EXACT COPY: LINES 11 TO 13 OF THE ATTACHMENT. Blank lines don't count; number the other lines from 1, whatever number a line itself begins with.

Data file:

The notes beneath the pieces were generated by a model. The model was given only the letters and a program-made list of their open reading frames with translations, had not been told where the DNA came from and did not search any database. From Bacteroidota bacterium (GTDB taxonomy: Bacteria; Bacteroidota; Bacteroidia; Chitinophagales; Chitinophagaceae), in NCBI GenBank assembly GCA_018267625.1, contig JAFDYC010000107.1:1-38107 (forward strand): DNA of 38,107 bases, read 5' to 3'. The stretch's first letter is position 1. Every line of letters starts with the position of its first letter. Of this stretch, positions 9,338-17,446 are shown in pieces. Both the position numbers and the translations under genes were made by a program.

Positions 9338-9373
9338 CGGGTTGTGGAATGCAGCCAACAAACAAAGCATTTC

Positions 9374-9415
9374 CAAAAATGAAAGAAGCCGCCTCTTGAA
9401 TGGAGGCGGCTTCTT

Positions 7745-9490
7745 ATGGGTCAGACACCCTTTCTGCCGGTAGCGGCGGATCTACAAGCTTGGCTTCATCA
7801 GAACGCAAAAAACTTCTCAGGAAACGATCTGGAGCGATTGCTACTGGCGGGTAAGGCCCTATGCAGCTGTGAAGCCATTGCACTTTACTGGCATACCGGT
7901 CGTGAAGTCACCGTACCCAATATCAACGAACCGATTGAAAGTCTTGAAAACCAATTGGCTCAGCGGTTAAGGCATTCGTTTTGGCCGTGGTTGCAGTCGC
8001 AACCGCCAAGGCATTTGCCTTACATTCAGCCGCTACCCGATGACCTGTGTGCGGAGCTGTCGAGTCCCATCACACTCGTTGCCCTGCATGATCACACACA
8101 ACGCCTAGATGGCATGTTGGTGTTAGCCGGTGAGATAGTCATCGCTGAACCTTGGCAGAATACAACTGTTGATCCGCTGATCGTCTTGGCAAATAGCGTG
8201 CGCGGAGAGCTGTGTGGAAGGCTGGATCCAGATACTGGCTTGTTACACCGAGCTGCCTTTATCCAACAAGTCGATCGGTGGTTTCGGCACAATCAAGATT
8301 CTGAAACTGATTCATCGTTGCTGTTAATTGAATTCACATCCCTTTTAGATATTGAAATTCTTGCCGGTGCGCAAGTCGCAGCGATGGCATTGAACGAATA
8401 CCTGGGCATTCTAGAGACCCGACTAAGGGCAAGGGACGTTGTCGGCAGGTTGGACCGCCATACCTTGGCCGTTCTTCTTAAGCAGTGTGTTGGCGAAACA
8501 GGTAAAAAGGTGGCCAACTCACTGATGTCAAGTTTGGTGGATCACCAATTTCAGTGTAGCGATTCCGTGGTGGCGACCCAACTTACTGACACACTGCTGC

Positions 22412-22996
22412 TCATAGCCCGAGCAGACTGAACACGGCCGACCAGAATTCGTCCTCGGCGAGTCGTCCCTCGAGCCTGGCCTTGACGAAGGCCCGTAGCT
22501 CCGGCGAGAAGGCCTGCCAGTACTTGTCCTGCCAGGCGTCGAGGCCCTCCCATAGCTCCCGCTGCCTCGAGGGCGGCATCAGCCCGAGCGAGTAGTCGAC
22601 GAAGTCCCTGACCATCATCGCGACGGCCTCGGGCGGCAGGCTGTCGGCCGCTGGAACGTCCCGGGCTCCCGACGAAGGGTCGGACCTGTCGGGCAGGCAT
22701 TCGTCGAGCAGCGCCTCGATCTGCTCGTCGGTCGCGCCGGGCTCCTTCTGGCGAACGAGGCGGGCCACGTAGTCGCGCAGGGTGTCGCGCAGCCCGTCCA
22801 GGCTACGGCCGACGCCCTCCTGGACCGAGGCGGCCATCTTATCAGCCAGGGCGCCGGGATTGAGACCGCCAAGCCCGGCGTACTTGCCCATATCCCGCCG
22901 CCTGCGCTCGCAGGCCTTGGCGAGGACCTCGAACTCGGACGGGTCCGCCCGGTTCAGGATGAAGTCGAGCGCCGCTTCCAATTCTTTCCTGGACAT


8001 AACCGCCAAGGCATTTGCCTTACATTCAGCCGCTACCCGATGACCTGTGTGCGGAGCTGTCGAGTCCCATCACACTCGTTGCCCTGCATGATCACACACA
8101 ACGCCTAGATGGCATGTTGGTGTTAGCCGGTGAGATAGTCATCGCTGAACCTTGGCAGAATACAACTGTTGATCCGCTGATCGTCTTGGCAAATAGCGTG
8201 CGCGGAGAGCTGTGTGGAAGGCTGGATCCAGATACTGGCTTGTTACACCGAGCTGCCTTTATCCAACAAGTCGATCGGTGGTTTCGGCACAATCAAGATT